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Turkey: Landmark Trial of 1980 Military Coup Leaders Begins

(Apr. 12, 2012) Two retired generals have been placed on trial for their role in the September 12, 1980, coup d'etat in Turkey, which imposed military rule on the country for three years and reportedly saw 50 people executed and 500,000 arrested. The Ankara 12th High Criminal Court began proceedings on April 4, 2012, having accepted the indictment in January, but the two defendants, Kenan Evren, 94, and Tahsin Sahinkaya, 87, are too ill at present to appear in court. The charge against the men was reportedly commission of crimes against the state for attempting the overthrow of a civilian government, with prosecutors seeking a sentence of life imprisonment. (Dan Taglioli, Turkish Court Begins Trial of 1980 Military Coup Leaders, PAPER CHASE NEWSBURST (Apr. 4, 2012).) However, on April 7, 2012, the court indicated that criminal complaints would be filed against Evren and Sahinkaya “on charges of torture and mistreatment, to be investigated separately.” (Court Rejects Pleas to Arrest Coup Defendants, HÜRRIYET DAILY NEWS (Apr. 7, 2012).)

The trial is made possible by a September 12, 2010, referendum on amending Turkey's Constitution, which included the repeal of provisional article 15 granting the coup leaders immunity from prosecution. (Ayla Jean Yackley, Factbox: Turkey's Constitutional Amendments, REUTERS (Sept. 12, 2010); Oya Yegen, Turkey Readying New Constitution, COMPARATIVECONSTITUTION.ORG (Mar. 30, 2012, posted 12:59 p.m.); [Turkey's] 1982 Constitution: Part Six/Provisional Articles, Constitution Society website (last visited Apr. 10, 2012) [scroll down to view (unrepealed) art. 15].) A motion by the defense to have the case dismissed, on the grounds that a civilian court lacked the authority to hold the trial, was rejected. (Tagliogli, supra.)

The two men were part of a five-man junta that took power in the 1980 coup. That coup is viewed by some as the bloodiest among the four coups launched in the last 50 years by the military; the others took place on May 27, 1960; March 12, 1971; and February 28, 1997, which is deemed a “post-modern” coup because the military relied on a propaganda campaign, rather than direct intervention, to force the resignation of the coalition government at the time. (Turkey's First Face-off with Military Coups Starts Today, TURKISH WEEKLY (Apr. 4, 2012); Chronology of Turkish Military Coups: From the 1961 Young Officers Coup to the 2007 e-Memo, TODAY'S ZAMAN (May 1, 2007).)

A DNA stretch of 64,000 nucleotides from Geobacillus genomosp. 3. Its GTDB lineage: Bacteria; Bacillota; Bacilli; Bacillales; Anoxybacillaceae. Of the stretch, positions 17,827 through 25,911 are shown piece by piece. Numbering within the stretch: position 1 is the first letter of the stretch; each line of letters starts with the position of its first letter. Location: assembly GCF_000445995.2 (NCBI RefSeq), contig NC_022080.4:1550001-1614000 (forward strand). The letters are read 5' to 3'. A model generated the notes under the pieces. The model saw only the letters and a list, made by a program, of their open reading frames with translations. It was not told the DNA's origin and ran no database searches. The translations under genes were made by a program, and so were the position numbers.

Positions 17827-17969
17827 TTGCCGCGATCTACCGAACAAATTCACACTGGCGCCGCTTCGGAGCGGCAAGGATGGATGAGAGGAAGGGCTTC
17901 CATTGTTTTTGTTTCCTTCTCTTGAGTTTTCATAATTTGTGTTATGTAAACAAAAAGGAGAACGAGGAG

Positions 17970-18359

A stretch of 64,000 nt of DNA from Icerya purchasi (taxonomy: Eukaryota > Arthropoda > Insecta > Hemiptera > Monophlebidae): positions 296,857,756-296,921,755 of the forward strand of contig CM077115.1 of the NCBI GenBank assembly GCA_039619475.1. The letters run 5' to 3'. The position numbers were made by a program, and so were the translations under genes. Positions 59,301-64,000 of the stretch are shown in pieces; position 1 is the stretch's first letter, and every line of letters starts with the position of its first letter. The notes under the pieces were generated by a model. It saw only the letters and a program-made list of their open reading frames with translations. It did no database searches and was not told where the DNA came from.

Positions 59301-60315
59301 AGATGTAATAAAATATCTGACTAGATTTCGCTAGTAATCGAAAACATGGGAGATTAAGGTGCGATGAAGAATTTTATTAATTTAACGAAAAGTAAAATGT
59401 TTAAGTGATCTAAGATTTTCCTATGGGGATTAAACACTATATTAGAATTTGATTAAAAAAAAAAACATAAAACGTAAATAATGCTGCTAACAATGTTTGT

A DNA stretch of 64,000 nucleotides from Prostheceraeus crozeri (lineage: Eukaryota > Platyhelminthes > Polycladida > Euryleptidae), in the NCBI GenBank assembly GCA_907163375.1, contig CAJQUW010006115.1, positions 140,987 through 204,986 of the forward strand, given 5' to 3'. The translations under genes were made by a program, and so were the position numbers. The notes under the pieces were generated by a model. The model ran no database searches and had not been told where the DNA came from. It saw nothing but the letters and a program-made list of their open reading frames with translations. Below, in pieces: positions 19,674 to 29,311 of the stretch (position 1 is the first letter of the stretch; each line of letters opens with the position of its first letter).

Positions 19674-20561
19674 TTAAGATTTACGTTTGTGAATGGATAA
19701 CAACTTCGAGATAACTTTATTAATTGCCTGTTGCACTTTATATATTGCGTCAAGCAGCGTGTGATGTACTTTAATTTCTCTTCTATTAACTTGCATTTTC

The government of Prime Minister Recep Tayyip Erdogan, the opposition, and the Grand National Assembly (Turkey's Parliament), along with “at least 350 individuals and groups,” have applied to be co-plaintiffs in the trial as aggrieved parties; that is, “their grievances will be taken into account during the prosecution and possible sentencing phase.” (Turkey 1980 Coup Leader Kenan Evren Goes on Trial, THE GUARDIAN (Apr. 4, 2012).)

At the end of the third hearing in the case, on April 9, 2012, the Ankara court judge rejected pleas to arrest the ailing defendants, stating that banning them from traveling abroad would be sufficient, given “their advanced age and poor health.” The court will seek the advice of medical authorities to determine whether the two men would be able to answer questions via video conferencing or appear in court with a medical escort. In the interim, the case has been adjourned until May 11. (Court Rejects Pleas to Arrest Coup Defendants, supra.)

One reporter called the case “a landmark in the steady erosion of military power begun by Prime Minister Tayyip Erdogan as part of democratic reforms aimed at bringing Turkey closer to European Union membership.” He added, “[u]ntil the last decade, the army regularly intervened in politics in moves it said were meant to safeguard the secular order set up by soldier-statesman Mustafa Kemal Ataturk from 1923.” (Ece Toksabay, Former Turkish President Goes on Trial for 1980 Coup, REUTERS (Apr. 4, 2012).)